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Kentucky awaits word on permission to ease into new health insurance rule

FRANKFORT — Kentucky expects to know within 30 days whether it may delay implementation of a portion of the federal health care overhaul that requires insurance companies to spend 80 percent of premiums on customers' claims.

Kentucky plus 11 other states and Guam have asked federal authorities to delay implementing the requirement in the Patient Protection and Affordable Care Act. The state is concerned that the change could disrupt the insurance market and decrease competition.

Only seven insurance carriers offer health plans to individuals in Kentucky.

At least one company — Aetna — has notified state officials it no longer will offer insurance plans for individuals and companies with 50 or fewer employees. Aetna has about 1,600 Kentuckians enrolled in its individual and small group plans.

The state Department of Insurance sent federal health officials a letter Friday notifying them of the loss of Aetna effective Dec. 31. Aetna plans to continue offering insurance plans for large companies, the letter said. The company has not said whether its decision was related to the new law.

The medical loss ratio requirement means insurers must keep overhead low or refund money to clients. It was born out of concerns that companies were spending too much on executive pay and marketing while raising premiums.

In February, the Kentucky Department of Insurance asked that the ratio be increased gradually because there are too few insurance carriers in Kentucky. Currently, there are no federal medical loss ratio requirements.

Sharon Clark, state insurance commissioner, is asking that the medical loss ratio be increased to 65 percent in 2011, 70 percent in 2012, 75 percent in 2013 and 80 percent in 2014.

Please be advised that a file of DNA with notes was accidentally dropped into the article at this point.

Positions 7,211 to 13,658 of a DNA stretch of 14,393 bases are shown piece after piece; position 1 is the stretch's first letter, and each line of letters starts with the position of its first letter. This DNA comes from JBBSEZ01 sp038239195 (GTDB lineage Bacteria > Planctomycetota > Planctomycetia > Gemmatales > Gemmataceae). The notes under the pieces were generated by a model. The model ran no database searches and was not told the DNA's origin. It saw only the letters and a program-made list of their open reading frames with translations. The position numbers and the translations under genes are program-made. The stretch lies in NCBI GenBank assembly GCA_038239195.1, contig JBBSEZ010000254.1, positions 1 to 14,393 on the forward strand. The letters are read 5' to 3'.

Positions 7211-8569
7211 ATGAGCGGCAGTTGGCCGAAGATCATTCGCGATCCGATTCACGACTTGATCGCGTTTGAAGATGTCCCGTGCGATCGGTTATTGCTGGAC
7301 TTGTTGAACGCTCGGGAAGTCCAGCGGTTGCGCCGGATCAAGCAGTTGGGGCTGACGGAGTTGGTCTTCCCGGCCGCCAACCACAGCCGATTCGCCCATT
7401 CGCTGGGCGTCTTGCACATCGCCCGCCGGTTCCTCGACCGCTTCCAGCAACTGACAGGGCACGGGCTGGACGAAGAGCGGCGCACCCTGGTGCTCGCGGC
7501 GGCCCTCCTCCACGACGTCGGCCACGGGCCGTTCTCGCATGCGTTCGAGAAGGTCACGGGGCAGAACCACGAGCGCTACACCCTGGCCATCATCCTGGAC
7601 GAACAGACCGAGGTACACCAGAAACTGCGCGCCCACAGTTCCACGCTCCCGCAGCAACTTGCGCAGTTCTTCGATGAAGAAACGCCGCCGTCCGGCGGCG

In 1994, the state overhauled its health insurance laws, and 43 insurance companies left Kentucky. The number of insurance carriers has increased gradually, but the state is worried companies with fewer than 1,000 clients will leave if the new provision is implemented too quickly.

Clark told federal officials that too few companies offering policies in Kentucky would substantially disrupt the market and could increase insurance costs for customers.

"We are a very small market," she said.

The smaller the market, the more overhead a company has, which makes it more difficult for a company to meet the 80 percent threshold.

There are 600,000 to 700,000 people in Kentucky with private insurance. In comparison, there are more than 800,000 people on Medicaid, the state-federal health care program for the poor, disabled and aged.

"My main motivation was to give them an adjustment period so we would not lose more companies," Clark said. "One of the best things that we can do is provide choice."

Clark said the federal government has 30 days to decide whether Kentucky may delay implementation of the medical loss ratio. If more time is needed, federal authorities may ask for a 30-day extension.

Other states that have asked to delay implementation have been granted the extra time, Clark said.

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